In normal times, each waiter served two tables. He could set his tray down on
the serving table and serve the table on each side.
During the 1942 Christmas vacation, the dining halls were down to as few
as six to 10 waiters at a meal. At one breakfast there were only six waiters
for all the dining halls, so we improvised. We put into service the dolly carts
used to clear the tables. One waiter pushed the cart. It was loaded with dishes,
pitchers of water and milk, and boxes of cereal. Another waiter placed the plates
and food on the tables. In this way two waiters could wait on a whole hall. The
dolly carts made it possible.
The Navy was fed first, and then 40 minutes later the Army was fed. During
the 40-minute gap we had to clear the Navy tables and set them up for the Army,
which gave us about 20 minutes to eat our own meals. No one complained, but the
timing wascrucial, and if anyone lollygagged, it would mean even less time for
the table waiters to eat.
At each meal the Navy officers came into the dining halls and stood behind
their chairs. That was the routine that they had to follow. They had to wait
until the commandant of the unit shouted "Seats" before they could
sit down and begin to eat. The waiters couldn't start their jobs of waiting until
the officers were seated, which meant that if anyone delayed the commandant,
all the timing would be thrown off.
One day, the commandant came into the dining hall and started to palaver
with the headwaiter, and after some time one of the captains of the waiters said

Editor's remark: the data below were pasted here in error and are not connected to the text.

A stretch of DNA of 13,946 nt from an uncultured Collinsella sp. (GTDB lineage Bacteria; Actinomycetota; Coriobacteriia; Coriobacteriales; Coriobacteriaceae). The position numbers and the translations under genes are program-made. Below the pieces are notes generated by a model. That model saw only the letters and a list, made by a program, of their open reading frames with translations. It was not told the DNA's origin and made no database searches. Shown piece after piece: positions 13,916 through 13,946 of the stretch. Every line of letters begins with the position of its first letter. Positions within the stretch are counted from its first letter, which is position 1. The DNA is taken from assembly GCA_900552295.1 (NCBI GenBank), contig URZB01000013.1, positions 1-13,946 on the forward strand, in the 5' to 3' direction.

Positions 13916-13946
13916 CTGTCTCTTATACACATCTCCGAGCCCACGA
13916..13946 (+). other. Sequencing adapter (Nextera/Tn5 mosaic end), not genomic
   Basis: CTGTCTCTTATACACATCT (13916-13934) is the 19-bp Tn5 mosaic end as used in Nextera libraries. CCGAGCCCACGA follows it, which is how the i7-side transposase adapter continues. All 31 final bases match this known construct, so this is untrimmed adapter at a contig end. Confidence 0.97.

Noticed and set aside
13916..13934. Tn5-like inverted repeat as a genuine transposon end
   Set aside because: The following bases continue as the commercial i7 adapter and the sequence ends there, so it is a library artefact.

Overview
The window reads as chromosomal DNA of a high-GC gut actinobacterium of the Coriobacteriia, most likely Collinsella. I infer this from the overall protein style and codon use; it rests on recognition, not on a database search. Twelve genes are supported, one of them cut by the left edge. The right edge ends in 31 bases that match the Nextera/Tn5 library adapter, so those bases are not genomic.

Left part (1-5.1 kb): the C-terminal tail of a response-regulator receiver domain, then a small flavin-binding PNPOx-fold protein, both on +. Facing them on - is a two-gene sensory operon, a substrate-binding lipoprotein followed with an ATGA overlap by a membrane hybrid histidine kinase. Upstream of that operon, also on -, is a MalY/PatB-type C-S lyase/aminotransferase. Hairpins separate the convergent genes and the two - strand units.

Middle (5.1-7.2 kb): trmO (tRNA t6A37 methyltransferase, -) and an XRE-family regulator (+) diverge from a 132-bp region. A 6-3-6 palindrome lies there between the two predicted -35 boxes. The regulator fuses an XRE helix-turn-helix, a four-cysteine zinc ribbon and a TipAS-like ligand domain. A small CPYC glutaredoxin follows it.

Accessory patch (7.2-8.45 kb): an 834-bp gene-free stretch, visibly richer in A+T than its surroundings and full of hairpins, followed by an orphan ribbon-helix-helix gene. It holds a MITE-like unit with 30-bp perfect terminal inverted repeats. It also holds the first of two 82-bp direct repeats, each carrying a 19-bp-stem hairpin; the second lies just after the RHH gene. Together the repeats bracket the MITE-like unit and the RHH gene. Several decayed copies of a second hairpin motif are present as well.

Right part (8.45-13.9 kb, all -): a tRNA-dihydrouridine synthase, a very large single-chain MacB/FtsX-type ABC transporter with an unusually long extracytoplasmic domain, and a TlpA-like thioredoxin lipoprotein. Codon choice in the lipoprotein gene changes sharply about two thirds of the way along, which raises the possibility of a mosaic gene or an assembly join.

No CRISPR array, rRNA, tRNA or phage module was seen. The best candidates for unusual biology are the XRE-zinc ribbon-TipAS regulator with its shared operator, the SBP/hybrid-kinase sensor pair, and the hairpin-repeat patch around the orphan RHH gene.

that he wished that someone would yell "Seats." That was enough for
me. I yelled "Seats" and all the officers promptly pulled out their
chairs and sat down to eat, and the waiters went into the kitchen for the hot
foods. The commandant stood there with the wind out of his sails, but we all
got to eat our lunch at the appointed time.
About 10 years later, I saw Tony Bernabei '44, the captain who made the fateful
remark that triggered my shout. He was walking down Cortlandt Street in New York
and saw me. We hadn't seen each other for nine or ten years, and he was working
for a bank. He reminded me of the "Seats" episode, and we had another
laugh over it.
There was a rigid rule concerning seconds on food being served. Seconds were
permitted on hot food, with some exceptions, but NEVER on desserts. NEVER! Everyone
knew it, if not consciously, at least subliminally.
The soldiers were not commissioned officers, and they had a more understanding
attitude toward the table waiters than the officers did. One day when a waiter,
my friend and classmate, Douglas Coombs '45, came into the dining hall with a
tray loaded with 20 dishes of ice cream, he hit a puddle of water on the slippery
floor. His arm carrying the tray went up into the air. He went down on his knees,
still holding the tray in his left hand, and managed to keep all the dishes of
ice cream on the tray and didn't lose a single dish. He waddled off his knees
and regained his walking stride and went to his assigned table to serve his customers.
The event was witnessed by quite a number of the soldiers. They rose, along with
the rest of the soldiers in the hall, and gave Doug a standing ovation. He had
saved their dessert.
During the second half of my sophomore year there was no certainty as to
when I would be called up. The college gave students in that situation (and there
were many of us) two options. One was to go along as before and hope to finish
the term before being called up. There was a risk. You could do half a term's
work and be called up and never finish any of the courses. The other option,
which I chose, was to take one course for three weeks, finish it, and go on to
another one. It was a good offering, because we would get credit for each course
completed. Also, there is nothing like studying one subject for three hours a
day for three weeks and taking the exam.
I finished four courses that way before being called up. My third course